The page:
if(Limits.getFutureCalls() < Limits.getLimitFutureCalls()){
                doFuture(idList);
            } else {
                // place some code in here to explicitly notify you that your request
                //   to run an @future method was denied.
            }
        }
    }
}

Using this class is pretty straightforward, you'd replace your direct call to the @future method with

SaferFurure.execute(someIdList);

With that out of the way, we can turn attention to removing the @future call from inside a loop.

Given your provided trigger, it appears that you might not want to call your @future method with every record being inserted. I also doubt that you want to be repeatedly calling your @future method with the same data multiple times (which is a very likely possibility with the trigger that you currently have).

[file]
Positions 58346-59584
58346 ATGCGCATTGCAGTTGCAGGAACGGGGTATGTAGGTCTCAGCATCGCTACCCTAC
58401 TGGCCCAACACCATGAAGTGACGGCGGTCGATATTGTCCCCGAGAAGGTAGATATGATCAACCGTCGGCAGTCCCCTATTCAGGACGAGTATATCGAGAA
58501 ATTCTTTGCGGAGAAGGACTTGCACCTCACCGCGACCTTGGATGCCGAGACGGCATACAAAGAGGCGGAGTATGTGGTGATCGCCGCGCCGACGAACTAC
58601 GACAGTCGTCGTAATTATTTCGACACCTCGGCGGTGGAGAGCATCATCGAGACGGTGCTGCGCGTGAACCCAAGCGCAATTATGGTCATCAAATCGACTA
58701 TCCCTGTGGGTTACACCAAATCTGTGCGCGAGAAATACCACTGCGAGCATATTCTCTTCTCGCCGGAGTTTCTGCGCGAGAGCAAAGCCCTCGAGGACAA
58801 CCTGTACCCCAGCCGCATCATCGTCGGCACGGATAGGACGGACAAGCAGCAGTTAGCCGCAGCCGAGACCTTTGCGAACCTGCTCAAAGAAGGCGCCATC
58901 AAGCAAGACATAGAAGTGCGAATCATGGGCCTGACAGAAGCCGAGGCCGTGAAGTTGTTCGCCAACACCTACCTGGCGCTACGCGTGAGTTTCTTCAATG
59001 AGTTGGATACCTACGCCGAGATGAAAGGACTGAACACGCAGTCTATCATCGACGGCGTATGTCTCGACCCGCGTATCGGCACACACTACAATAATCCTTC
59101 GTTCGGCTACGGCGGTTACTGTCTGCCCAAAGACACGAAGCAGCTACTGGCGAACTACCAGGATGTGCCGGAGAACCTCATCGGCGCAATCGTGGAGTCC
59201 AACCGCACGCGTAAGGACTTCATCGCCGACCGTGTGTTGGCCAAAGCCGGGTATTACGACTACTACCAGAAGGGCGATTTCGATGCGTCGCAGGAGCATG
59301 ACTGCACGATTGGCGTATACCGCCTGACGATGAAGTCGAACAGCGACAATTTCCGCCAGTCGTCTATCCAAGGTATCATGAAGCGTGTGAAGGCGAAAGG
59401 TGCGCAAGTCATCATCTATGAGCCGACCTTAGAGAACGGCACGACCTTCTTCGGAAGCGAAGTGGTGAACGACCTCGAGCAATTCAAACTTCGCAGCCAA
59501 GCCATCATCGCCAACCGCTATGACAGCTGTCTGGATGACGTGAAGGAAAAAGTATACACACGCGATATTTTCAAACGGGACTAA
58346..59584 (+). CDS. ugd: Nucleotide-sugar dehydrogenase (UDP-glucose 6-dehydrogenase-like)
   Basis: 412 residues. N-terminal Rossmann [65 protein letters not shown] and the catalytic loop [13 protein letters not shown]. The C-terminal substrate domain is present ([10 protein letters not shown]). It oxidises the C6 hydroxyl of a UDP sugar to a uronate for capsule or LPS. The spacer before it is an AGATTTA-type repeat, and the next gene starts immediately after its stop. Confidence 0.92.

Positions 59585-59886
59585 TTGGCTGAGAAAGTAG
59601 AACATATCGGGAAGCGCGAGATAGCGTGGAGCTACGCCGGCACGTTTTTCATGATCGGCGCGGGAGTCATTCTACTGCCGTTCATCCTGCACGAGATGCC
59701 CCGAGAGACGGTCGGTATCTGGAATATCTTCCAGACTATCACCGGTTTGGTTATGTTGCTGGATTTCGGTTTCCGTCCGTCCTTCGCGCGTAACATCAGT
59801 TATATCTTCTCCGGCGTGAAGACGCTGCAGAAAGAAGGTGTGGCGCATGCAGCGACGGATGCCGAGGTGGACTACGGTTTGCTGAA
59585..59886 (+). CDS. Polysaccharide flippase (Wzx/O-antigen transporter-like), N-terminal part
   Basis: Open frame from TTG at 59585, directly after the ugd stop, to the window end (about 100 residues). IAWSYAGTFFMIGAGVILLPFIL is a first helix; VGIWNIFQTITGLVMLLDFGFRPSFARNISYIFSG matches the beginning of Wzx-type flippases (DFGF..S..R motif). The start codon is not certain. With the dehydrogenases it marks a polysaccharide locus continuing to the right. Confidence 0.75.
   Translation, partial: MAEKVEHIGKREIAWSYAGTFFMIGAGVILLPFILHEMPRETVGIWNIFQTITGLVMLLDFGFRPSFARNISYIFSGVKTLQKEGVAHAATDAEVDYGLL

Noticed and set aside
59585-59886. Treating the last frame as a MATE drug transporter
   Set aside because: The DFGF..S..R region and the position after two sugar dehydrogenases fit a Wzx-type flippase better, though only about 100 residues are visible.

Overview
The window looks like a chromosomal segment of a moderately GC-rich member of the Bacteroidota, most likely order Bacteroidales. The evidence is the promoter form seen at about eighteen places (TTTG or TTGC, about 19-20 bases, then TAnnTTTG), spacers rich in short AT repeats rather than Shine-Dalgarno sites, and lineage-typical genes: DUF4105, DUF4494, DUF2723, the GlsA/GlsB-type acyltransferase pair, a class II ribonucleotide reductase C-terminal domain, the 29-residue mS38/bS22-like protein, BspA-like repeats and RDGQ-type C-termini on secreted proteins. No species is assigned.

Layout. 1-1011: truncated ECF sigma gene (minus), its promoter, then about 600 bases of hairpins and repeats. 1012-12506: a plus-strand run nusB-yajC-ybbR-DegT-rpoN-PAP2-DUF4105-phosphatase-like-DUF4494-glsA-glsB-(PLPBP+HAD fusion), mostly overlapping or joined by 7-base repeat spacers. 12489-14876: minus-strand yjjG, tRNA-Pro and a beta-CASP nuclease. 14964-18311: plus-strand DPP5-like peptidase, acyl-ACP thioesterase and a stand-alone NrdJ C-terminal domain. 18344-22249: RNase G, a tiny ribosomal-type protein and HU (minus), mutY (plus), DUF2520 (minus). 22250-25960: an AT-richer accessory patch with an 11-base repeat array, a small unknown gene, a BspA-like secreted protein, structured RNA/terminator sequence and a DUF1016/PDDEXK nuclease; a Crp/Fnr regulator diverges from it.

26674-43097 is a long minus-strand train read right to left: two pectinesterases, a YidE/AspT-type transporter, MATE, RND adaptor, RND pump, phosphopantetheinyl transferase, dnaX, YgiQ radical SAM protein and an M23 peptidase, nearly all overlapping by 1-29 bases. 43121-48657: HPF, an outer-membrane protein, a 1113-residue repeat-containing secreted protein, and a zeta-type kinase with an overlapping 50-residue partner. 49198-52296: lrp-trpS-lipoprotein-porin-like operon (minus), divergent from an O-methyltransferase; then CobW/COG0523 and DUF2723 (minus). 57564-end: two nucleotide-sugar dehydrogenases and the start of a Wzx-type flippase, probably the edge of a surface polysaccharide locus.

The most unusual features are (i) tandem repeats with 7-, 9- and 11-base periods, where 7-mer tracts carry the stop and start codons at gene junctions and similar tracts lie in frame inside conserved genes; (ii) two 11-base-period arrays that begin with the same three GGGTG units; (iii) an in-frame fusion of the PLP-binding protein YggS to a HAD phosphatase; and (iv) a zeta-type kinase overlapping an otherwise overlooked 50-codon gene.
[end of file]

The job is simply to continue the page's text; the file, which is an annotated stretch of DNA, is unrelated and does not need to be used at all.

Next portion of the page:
Instead, making your trigger bulk-friendly would involve first preparing the data that you want to send to your @future method, and, in a separate section of trigger code, then calling your @future method.

An example based on your provided trigger:

trigger ContactWebserviceCall on Contact (After insert) {
    // First, initialize a collection to hold data that you'll be gathering
    Set<Id> contactIdsForCallout = new Set<Id>();

    // Loop over your trigger context variable to gather your target data
    for (Contact co : Trigger.new){
        if(co.Rep_ID__c.substring(0,3) == 'CRM'){
            contactIdsForCallout.add(co.Id);
        }
    }

    // And then pass data (once, and only once) to your callout method.
    // In keeping with my example code, and your trigger code, you have a set
    //   but SaferFuture.execute() requires a List.
    // Creating a new list, and passing the set in to the constructor can easily
    //   take care of this for us.
    SaferFurure.execute(new List<Id>(contactIdsForCallout));
}
  • Thanks a lot Derek. Your solution resolved both callout and governors limit problems. – Dinesh Mar 2 '17 at 2:59